the Program Director
I had been on the job for nine weeks. Now it was Wednesday, April 17, 1974. It was time to meet my boss's business associates.
In the "Gourmet Corner (??)" of that month's Tower Communications company newsletter, he had a recipe for Drunken Barbeque Sauce. In a saucepan, combine two cups of tomato sauce and a cup of stale lager beer. Add finely diced green peppers and onions and celery to taste, plus garlic salt and oregano and maybe a teaspoon of Worcestershire sauce. Bring to a boil, cover and simmer for 30 to 45 minutes. For a thicker sauce, remove the cover and simmer some more. He recommended using this concoction to make Swiss steak.
Mr. Loker had invited me to be the guest speaker at the local Lions Club's luncheon meeting at the Holiday Inn.
Before throwing me to the Lions, he introduced me by explaining that I had recently taken over the operation of Cable TV-3, one of the channels on his Washington Channels system. There I was responsible for locally produced TV programs, as I had been for the previous 3½ years at a similar system in Marion, Ohio.
I still have the single page of notes I used for my talk, and I also kept the seven-paragraph newspaper write-up from a subsequent Observer-Reporter. Using these documents, I've reconstructed my talk as follows. I leave it to you to adjust the numbers for inflation.
Now how many cubic inches would it take to fill up a room? For example, this banquet room that we're in? Quite a large number, no doubt.
I actually did the math. To fill a space 43 feet by 40 feet with a 10-foot ceiling would require thirty million of these little cubes.
Thirty million. A large number indeed. That happens to be the number of TV sets that were tuned to CBS to see the Dolphins beat the Vikings in Super Bowl VIII. Thirty million homes, and inside them, 70 million people were watching those TVs.
Advertisers who wanted to send their message to those Super Bowl viewers were willing to pay big bucks, such as $210,000 to air a single one-minute commercial. That's a lot of money. But if that ad convinces one viewer in a hundred to buy a carton of Coke, it's worth it.
Let's think smaller, however. Let's think about our city right here. I work for a CATV system. CATV stands for Community Antenna TeleVision. Using our community antenna, we receive TV stations and send their signals to your house on a cable, so you don't need an antenna of your own on your roof. But besides the TV stations, there's one more channel we use for our own programs. We call it TV-3, and I'm in charge of that.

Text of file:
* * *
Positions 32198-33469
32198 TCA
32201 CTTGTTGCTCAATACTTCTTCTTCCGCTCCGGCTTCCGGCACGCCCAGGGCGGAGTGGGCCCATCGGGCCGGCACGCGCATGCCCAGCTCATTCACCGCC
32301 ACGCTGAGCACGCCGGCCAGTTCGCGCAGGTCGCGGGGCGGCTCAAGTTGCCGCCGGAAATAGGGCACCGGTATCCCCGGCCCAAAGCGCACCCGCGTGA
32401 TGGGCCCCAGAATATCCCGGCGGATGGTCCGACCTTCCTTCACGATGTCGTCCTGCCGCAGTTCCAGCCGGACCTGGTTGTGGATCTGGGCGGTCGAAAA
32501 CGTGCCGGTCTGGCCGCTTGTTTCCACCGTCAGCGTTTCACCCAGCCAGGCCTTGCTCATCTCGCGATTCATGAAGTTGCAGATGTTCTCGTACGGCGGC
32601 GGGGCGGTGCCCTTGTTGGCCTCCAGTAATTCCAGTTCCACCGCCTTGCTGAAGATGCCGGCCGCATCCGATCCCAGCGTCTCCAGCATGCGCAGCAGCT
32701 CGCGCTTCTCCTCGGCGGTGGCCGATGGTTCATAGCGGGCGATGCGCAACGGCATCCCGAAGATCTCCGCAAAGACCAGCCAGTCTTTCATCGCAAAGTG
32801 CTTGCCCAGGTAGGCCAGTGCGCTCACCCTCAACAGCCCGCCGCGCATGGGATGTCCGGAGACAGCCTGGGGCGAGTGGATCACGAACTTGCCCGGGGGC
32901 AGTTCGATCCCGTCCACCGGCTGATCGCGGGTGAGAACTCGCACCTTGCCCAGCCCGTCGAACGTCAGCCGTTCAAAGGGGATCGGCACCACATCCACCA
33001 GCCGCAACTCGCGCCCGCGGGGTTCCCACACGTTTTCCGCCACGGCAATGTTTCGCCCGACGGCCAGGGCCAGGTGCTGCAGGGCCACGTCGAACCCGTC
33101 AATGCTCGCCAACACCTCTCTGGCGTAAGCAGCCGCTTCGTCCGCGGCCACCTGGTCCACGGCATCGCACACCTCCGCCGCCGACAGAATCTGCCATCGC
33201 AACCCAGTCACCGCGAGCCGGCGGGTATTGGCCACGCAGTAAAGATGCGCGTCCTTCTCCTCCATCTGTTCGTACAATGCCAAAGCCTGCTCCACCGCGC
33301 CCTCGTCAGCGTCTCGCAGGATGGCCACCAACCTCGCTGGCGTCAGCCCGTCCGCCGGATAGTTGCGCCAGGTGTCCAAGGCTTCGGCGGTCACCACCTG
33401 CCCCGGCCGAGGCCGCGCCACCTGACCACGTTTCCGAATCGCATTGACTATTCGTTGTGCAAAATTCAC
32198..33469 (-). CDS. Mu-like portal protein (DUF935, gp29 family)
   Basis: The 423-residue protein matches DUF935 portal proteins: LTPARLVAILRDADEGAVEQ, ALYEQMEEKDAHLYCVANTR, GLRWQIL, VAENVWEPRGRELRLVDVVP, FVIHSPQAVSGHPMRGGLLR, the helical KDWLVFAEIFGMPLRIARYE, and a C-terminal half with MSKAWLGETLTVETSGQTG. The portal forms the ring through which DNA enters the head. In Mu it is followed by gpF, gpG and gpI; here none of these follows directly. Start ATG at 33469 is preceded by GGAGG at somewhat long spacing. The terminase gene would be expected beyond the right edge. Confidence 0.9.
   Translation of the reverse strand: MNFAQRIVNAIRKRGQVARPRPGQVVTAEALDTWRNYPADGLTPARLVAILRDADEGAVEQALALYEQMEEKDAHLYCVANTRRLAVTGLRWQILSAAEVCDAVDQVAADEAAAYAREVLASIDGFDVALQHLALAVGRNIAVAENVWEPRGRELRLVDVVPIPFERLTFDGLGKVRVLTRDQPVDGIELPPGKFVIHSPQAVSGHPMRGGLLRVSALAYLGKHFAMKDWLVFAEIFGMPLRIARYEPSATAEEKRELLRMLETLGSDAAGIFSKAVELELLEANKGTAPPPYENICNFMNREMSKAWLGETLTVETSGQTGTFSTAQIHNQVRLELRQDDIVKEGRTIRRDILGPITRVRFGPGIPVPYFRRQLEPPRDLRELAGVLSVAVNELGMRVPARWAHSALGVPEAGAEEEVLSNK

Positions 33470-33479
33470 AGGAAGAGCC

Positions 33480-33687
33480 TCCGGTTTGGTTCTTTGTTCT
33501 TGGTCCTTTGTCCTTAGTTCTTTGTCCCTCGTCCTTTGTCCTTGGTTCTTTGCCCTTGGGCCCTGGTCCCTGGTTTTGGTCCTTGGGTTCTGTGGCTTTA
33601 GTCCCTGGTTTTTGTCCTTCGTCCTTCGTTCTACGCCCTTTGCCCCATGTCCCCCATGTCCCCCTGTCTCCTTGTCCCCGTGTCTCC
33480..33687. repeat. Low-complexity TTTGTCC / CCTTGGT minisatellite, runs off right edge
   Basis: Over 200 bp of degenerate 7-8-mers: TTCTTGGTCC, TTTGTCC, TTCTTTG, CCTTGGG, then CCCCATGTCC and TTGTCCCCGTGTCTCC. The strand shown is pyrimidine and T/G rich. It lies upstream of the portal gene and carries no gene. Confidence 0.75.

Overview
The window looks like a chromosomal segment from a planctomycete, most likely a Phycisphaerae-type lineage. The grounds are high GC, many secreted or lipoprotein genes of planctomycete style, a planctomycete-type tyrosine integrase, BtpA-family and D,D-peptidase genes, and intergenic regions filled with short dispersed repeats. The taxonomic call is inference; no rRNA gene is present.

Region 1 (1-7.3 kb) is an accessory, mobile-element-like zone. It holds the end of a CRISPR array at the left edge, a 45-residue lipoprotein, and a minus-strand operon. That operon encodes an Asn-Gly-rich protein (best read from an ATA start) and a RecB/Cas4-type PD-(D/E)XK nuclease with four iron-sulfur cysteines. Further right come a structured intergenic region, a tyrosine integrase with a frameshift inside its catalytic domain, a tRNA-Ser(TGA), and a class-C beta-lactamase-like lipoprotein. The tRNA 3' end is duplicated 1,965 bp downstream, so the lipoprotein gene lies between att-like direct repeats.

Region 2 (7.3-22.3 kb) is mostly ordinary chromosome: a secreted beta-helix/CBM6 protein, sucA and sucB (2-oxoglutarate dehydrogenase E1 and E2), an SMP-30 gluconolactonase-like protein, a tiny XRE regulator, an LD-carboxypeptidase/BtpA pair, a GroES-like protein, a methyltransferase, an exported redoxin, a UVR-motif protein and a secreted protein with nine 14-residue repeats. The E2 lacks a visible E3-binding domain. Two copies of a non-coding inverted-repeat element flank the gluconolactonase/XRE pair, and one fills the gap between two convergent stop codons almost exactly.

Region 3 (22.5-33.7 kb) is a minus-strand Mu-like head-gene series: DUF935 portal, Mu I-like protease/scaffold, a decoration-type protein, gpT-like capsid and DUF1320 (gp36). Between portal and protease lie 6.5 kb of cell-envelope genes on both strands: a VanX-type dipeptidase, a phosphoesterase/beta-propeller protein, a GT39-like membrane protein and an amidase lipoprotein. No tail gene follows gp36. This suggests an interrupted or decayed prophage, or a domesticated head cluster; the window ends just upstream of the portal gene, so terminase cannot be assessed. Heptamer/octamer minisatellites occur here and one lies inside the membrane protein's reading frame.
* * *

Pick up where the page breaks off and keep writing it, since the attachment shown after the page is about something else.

How many of you saw the Section 3 wrestling tournament up at Trinity High School when we televised it live? Some of you. Good.
Well, like the Super Bowl, our TV-3 shows are also supported by advertising. But we can't charge anything like $210,000 per minute. We don't have nearly as many viewers.
How many do we have? There are 7,300 subscribers hooked up to Washington Channels, and when we televise local events, maybe 20 percent of those subscribers are watching. Fourteen hundred homes we hope.
Fourteen hundred cubic inches would not come close to filling this whole room.
But here in town, our sponsors are mostly small-businesses owners. They'll only pay maybe $10 or $20 for a one-minute commercial. So at TV-3, we make do with what we can afford. Up at Trinity, we had six people and six monitors. I switched between two black-and-white cameras, worth only $2,000 each.
As you can see, CATV isn't a big operation. Yet our programs have to compete with CBS programs to attract viewers. How can we possibly do that? We're local! We can show local people and local activities.
Will we grow larger in the future? Well, the size of our effort is limited by the number of subscribers. Part of TV-3's support does come from a small fraction of the monthly fees that our subscribers pay, but we're mostly supported by advertising revenue.
We could import big-time programs from syndicators, but those shows don't have any special interest for our local folks, so it's hard for our advertising salesman to sell ads in them. There is one exception to that: Penn State football games. We hope to carry them on tape delay.
In a larger city like Pittsburgh, we would have more opportunities, but also more competition. However, most large cities don't have any cable TV at all, because it requires a big investment to string the wires all over town. It will be a few more years before Pittsburgh gets cable.
Therefore, here in Washington, PA, we don't foresee much change in our operation in the near future. Still, it's a lot of fun!